Recently, I visited my hometown, Birmingham, Ala., to recognize high-achieving eighth graders from the city’s public schools. I found myself reflecting on my own experiences as a 12-year-old in that city, participating in the Children’s March of 1963 to fight for access to a better education. As I sat there, I kept wondering: Just how far have we come?
Today, only about half of the students who began college have earned a degree six years later, and the completion rates are much lower for students of color. For example, among students who start at a four-year college or university, about 59 percent graduate from that institution within six years, while only 40 percent of African-Americans do so. The gap is equally striking by income. More than 80 percent of Americans from families in the top income quartile have attained a bachelor’s degree by age 24, compared with fewer than 10 percent of those from families in the bottom income quartile. It’s clear that increasing access to college is not enough.
Ensuring that more students succeed will require a host of strategies, from better understanding our students’ strengths and challenges to supporting teacher and faculty development. Any solution must start with this mind-set — we must agree that it is not acceptable for such a large number of students to work hard to earn a college education, often going into debt, not to succeed. As a society, we must be willing to look in the mirror, and we need to listen to students and their families as we craft strategies.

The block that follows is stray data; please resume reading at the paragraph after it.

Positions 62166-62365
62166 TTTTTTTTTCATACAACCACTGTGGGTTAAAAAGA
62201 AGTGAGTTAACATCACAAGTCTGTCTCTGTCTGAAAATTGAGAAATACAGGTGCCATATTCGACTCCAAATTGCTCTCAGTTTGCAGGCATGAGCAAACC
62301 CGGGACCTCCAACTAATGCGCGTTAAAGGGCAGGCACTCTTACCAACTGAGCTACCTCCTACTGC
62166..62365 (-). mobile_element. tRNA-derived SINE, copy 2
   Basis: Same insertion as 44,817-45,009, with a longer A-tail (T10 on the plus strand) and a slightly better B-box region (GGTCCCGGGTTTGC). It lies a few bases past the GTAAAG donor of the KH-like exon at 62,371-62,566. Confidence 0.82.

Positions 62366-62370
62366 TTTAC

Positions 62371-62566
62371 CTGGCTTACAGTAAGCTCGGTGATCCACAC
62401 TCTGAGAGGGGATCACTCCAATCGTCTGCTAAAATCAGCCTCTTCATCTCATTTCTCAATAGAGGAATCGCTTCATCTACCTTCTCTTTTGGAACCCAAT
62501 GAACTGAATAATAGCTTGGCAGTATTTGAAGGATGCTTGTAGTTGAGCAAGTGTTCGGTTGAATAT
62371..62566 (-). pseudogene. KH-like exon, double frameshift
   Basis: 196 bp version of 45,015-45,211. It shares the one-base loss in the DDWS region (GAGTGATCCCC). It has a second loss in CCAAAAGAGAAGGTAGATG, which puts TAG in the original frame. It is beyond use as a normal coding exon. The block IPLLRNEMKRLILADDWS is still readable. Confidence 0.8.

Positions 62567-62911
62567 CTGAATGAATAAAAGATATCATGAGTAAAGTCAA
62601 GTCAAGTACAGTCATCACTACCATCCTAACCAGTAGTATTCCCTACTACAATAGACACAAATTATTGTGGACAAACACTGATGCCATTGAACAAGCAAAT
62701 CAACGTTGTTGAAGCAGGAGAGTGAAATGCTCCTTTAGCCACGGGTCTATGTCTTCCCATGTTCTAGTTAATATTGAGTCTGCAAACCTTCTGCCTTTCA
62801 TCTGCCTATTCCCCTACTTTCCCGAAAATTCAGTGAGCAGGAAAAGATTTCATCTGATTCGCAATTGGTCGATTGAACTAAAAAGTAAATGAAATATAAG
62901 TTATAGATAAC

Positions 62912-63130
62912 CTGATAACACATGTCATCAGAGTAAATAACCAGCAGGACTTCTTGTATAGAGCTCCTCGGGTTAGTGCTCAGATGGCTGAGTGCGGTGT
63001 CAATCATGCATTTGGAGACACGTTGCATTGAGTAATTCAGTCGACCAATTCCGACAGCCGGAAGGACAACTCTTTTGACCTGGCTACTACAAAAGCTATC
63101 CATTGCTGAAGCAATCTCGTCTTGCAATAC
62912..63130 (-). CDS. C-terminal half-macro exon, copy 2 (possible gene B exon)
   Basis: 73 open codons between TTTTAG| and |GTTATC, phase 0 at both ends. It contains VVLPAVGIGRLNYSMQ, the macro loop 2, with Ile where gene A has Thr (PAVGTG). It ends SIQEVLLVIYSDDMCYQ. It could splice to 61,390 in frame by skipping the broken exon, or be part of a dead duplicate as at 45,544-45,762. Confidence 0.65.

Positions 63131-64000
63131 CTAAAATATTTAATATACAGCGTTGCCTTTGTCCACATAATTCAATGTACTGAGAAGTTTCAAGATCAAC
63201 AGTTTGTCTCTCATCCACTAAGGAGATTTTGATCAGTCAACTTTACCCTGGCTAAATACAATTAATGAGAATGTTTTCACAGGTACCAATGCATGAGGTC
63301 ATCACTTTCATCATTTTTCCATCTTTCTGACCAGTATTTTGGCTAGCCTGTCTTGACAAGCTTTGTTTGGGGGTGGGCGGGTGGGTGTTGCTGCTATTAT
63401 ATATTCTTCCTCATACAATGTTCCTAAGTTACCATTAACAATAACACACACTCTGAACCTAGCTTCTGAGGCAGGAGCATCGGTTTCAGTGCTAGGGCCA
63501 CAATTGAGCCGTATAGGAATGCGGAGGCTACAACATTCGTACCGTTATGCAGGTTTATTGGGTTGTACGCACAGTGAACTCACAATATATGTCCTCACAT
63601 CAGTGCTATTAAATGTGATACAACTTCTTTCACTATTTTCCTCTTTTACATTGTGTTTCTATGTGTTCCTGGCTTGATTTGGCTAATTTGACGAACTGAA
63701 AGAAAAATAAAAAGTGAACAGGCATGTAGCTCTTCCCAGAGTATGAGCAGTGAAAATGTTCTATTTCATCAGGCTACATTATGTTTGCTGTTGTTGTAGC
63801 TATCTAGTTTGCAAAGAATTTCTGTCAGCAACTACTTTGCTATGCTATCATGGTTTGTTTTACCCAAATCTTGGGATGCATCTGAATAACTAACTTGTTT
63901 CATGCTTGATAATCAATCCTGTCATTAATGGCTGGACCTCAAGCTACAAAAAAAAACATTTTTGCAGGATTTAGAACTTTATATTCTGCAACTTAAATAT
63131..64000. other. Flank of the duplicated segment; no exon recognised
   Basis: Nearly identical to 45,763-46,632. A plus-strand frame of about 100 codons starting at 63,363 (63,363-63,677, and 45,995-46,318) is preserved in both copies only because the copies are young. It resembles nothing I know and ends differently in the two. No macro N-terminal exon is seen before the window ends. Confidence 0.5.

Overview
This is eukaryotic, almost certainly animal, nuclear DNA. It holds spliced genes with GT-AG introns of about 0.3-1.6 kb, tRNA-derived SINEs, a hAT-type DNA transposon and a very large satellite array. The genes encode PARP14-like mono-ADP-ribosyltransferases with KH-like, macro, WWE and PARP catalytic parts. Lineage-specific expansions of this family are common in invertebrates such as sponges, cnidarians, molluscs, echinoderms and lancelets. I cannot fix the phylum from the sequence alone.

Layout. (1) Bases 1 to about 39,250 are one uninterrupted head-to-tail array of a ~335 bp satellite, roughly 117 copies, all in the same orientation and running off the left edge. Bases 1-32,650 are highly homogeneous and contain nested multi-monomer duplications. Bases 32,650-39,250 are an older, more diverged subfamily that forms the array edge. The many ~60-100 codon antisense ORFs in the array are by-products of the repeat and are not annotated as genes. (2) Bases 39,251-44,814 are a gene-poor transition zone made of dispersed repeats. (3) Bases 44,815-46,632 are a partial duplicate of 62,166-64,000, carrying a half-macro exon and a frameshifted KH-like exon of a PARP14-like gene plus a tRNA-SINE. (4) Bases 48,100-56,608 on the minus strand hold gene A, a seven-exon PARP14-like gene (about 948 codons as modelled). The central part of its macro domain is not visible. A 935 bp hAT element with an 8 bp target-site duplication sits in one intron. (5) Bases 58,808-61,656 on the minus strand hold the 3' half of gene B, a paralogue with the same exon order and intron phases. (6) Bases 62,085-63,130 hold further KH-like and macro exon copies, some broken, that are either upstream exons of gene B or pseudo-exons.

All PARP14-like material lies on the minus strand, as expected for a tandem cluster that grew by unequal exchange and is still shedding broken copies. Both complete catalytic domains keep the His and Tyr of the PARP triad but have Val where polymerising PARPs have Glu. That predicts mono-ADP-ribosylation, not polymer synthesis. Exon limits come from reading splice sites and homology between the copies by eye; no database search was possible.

Most important, we need caring communities in which residents view student success as a collective responsibility. I learned in Birmingham and I see at my university that young people need adults who can support them by setting expectations and helping them develop critical thinking skills and a sense of self. We need comprehensive public policies that encourage leaders and practitioners across all sectors — pre-K-12, two-year and four-year institutions, businesses, government agencies and nonprofits — to work together. As we grapple with issues of inequality in education, there are no quick fixes. There also weren’t quick fixes 50 years ago. But through decades of commitment and hard work, we have made progress.
We must remain committed to this work for the long haul.
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